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Crop Nitrogen Requirements

Due to the late summer and early autumn rainfall, we are seeing higher than usual amounts of nitrogen in 0-60cm tests. In some instances, there is enough soil nitrogen to get the crop through to an average yield. This presents an opportunity for growers to hold back the first nitrogen application that is made around the 2-3 leaf stage and be more strategic with the applications around the late tillering to early stem elongation.

Managing in-crop nitrogen in any season is closer to an art form rather than a science.

So how do we manage nitrogen to the best of our ability with the tools we currently have?

  • Measure soil nitrogen with deep N tests. These tests have been around for years, and everyone knows about them. But we all know that if you want to manage something first, you need to measure
  • Keep an eye on weather forecasts, especially services like the fast break. Long term trends are more valuable rather than specifics about individual rain events.
  • Make sure all other nutrients are in available at sufficient levels, and soil chemical issues such as pH or sodicity are not limiting crop potential

The average starting soil N from clients around Yarrawonga in the North East of Victoria is 132kg/ha. In many seasons I would expect to see starting soil nitrogen levels between 40-80 kg/ha available N. Considering the potential yield in the North East (if we receive average rainfall for the rest of the growing season) is 5.4 tonnes of cereal per hectare, we currently have enough nitrogen in the average paddock to get a crop through to the booting stage.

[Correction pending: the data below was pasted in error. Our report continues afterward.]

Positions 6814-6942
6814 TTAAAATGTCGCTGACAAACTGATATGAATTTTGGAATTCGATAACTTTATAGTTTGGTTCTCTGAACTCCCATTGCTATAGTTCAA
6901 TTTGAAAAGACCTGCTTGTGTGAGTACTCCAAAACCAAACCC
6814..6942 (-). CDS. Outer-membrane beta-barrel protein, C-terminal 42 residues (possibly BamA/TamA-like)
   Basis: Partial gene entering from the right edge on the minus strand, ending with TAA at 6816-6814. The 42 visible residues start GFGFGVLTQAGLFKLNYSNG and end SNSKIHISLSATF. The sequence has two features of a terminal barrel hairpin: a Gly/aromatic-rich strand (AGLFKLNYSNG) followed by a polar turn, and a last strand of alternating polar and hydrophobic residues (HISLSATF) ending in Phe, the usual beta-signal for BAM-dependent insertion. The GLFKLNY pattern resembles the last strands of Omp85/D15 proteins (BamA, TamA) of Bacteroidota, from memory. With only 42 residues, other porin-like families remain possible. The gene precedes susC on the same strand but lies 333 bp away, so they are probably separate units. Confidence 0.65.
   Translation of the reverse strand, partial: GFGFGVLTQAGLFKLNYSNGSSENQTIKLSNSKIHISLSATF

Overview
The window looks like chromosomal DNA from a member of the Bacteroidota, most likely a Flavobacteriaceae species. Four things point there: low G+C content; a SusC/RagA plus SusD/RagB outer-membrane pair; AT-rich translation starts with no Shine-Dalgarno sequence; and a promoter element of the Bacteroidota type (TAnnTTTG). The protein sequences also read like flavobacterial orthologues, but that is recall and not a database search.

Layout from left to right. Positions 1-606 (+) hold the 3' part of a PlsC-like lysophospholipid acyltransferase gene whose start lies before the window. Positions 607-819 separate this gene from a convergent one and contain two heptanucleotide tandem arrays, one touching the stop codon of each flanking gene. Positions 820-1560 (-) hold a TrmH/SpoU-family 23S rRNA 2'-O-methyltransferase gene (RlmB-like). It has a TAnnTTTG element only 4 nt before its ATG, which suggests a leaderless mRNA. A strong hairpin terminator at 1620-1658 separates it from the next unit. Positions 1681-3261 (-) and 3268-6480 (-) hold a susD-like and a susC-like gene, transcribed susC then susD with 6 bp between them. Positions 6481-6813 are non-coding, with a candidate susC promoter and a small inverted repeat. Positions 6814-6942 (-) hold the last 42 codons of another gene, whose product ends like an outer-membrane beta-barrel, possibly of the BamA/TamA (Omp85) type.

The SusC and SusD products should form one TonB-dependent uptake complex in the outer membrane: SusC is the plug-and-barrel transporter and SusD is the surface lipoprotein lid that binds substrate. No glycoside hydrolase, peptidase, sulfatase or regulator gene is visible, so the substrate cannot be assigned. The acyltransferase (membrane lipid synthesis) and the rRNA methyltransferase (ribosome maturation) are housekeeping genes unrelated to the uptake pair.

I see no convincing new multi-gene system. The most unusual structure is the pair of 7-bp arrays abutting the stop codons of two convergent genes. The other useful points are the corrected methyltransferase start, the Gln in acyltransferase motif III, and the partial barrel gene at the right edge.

Table 1 – nitrogen by yield and protein levels
Crop Yield – tonnes / hectare
Protein 3 4 5 6 7 8
Wheat 10.50% 121 162 202 243 283 323
11.50% 133 177 221 266 310 354
Barley 10.50% 99 132 165 198 232 265

So how do we bring this all together to make a decision?

First of all, we need to have an outlook on the year and potential yields

Decile 1 rainfall: 3t/Ha – we already have enough nitrogen to finish the crop

Decile 5 rainfall: 5.4t/Ha – with potential mineralization of nitrogen to come in spring, we only need another 10 – 30kg of nitrogen to finish the crop. There is already enough nitrogen to get through to the boot stage, so we should be looking at 1 application of nitrogen around the mid-fully tillered stage

Decile 9 rainfall: 9.5t/Ha – we will need around another 100kg of N if we rely on the expected mineralized nitrogen. The current nitrogen in the crop should get through to the fully tillered stage where we can start making applications.

From all of these scenarios, we can see that where farmers have had summer rainfall that has mineralized considerable amounts of nitrogen, there is time to make strategic decisions on in-crop nitrogen applications.  To be able to make intelligent nitrogen decisions we first need some baseline data from soil tests, if you require soil tests, please contact your local Crop Smart agronomist.

Take-Home Messages

  • Lots of South Eastern Australia had good summer and early autumn rain leading to an increase in soil available nitrogen from mineralization
  • Measuring soil N levels is the best way to manage N requirements in any season
  • We have a good opportunity to be very strategic with in-crop N decisions where farmers have good test data to back the process up
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